Dysnosties: Le récit du retour au pays natal dans la littérature canadienne francophone contemporaine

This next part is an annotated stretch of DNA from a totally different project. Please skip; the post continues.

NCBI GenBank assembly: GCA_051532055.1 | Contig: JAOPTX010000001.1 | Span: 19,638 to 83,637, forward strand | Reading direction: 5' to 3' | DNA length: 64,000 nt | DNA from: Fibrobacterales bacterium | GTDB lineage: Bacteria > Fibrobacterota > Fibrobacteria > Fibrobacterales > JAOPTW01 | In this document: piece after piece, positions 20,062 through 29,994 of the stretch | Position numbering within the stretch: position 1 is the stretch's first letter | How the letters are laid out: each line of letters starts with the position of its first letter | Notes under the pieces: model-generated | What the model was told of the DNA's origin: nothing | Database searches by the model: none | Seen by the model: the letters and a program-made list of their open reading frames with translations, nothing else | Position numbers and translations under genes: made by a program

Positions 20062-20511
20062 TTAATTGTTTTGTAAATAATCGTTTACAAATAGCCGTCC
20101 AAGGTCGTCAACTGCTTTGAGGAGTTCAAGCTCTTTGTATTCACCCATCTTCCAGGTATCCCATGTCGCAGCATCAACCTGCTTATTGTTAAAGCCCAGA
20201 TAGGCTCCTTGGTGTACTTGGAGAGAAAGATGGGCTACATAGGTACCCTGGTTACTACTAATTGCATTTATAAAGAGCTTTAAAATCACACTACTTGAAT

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This project examines the development of the theme of return to the native land in eleven texts that attest to the diversity of the communities built and represented by contemporary French Canadian literature: Pélagie-la-Charrette by Antonine Maillet, Le Premier jardin by Anne Hébert, La Pêche blanche by Lise Tremblay, La Saga des Béothuks by Bernard Assiniwi, Incendies by Wajdi Mouawad, Lignes de faille by Nancy Huston, Ourse bleue by Virginia Pésémapéo Bordeleau, Le Retour de Lorenzo Sánchez by Sergio Kokis, L’Énigme du retour by Dany Laferrière, Nos échoueries by Jean-François Caron and Rivière Mékiskan by Lucie Lachapelle. My purpose is to analyze how these works all describe the movement of return as a source of dysnostia, a crucial conflict that challenges the individual’s own identity, as well as the cohesion and the social project of the community as a whole. I argue that, by questioning the concepts of identity, community and belonging, the works of my corpus all aim at a renewal of the community itself – this community being developed inside (text), outside (context), or through the very narrative it gave birth to. This thesis thematically refers to the three concepts challenged by the tale of return to the native land. In the first part, I examine how the works of my corpus question the concept of identity through the spectrum of two fundamental narratives: The Odyssey by Homer and Oedipus the King by Sophocles. Focused on the concept of community, the second part unveils how the tale of return aims at renewing the community while challenging it in conceptual and ideological terms. In the last part, I examine specific problems linked by my corpus to the phenomenon of surmodernité, as well as to exile and genocide. I discuss the possibility, for the community as for the individuals themselves, to develop a feeling of belonging through and despite the disappearance of the native land. In my conclusions, I develop the concept of dysnostia while examining its relationship with geocriticism.